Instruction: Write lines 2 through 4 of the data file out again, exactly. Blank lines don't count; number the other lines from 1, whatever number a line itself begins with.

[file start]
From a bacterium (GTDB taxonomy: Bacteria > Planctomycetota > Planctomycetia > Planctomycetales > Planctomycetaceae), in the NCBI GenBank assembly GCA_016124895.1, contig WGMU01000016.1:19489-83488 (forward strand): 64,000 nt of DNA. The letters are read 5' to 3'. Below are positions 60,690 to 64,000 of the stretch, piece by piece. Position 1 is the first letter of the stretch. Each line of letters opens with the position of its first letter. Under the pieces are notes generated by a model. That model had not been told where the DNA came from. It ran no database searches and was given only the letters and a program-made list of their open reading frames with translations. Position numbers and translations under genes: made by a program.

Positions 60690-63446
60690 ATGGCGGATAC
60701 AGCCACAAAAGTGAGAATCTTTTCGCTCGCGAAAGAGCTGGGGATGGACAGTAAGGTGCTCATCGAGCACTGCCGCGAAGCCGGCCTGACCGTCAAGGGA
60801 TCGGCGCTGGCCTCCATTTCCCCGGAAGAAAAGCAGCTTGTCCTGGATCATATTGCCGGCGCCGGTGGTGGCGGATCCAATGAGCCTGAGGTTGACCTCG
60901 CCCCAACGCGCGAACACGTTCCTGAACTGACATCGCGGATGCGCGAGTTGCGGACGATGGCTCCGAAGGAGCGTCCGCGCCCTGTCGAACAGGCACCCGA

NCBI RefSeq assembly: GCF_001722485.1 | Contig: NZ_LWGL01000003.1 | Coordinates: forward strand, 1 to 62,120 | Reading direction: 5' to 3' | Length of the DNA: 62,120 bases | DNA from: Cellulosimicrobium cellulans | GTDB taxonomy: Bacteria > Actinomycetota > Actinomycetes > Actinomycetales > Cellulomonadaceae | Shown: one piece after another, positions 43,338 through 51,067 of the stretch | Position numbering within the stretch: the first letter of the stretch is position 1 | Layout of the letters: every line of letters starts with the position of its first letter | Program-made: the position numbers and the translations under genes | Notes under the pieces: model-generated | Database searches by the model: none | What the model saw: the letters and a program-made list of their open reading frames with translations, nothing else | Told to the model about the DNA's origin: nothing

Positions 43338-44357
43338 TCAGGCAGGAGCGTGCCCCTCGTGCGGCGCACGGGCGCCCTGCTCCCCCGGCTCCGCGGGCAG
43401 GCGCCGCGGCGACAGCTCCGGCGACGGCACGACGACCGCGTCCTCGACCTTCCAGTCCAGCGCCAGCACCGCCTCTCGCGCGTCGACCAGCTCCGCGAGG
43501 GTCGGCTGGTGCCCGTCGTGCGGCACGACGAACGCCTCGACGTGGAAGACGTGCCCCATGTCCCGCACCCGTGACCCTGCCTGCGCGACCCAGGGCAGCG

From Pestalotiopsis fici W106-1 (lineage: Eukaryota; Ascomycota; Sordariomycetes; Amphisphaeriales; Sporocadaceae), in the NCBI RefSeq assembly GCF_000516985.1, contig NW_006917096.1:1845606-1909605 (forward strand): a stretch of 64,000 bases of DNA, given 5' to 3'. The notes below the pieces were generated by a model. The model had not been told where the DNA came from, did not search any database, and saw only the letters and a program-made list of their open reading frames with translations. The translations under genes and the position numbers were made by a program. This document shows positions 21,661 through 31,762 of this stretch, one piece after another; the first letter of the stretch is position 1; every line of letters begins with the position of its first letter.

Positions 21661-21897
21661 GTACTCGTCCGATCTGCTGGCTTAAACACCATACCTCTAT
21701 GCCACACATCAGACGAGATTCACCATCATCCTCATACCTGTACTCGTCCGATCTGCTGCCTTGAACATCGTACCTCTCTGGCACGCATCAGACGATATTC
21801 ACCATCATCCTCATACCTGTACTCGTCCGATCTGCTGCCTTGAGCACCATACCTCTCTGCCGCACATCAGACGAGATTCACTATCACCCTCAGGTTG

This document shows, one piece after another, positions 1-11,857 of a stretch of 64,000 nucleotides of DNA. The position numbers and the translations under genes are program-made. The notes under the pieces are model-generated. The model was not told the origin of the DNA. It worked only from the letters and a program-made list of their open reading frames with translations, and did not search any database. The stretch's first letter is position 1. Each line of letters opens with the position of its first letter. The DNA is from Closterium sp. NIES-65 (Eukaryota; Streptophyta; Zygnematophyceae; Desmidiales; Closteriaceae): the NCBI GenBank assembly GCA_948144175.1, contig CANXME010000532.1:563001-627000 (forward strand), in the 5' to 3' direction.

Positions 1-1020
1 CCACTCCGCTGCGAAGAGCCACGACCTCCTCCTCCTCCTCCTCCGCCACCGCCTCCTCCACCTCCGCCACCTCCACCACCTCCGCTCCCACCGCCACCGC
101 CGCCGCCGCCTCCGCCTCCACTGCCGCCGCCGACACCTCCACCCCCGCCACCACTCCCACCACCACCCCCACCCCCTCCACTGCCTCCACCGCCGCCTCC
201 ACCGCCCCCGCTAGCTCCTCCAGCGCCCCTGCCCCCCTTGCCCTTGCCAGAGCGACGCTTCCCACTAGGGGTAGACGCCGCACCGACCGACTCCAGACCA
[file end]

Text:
Positions 60690-63446
60690 ATGGCGGATAC
60701 AGCCACAAAAGTGAGAATCTTTTCGCTCGCGAAAGAGCTGGGGATGGACAGTAAGGTGCTCATCGAGCACTGCCGCGAAGCCGGCCTGACCGTCAAGGGA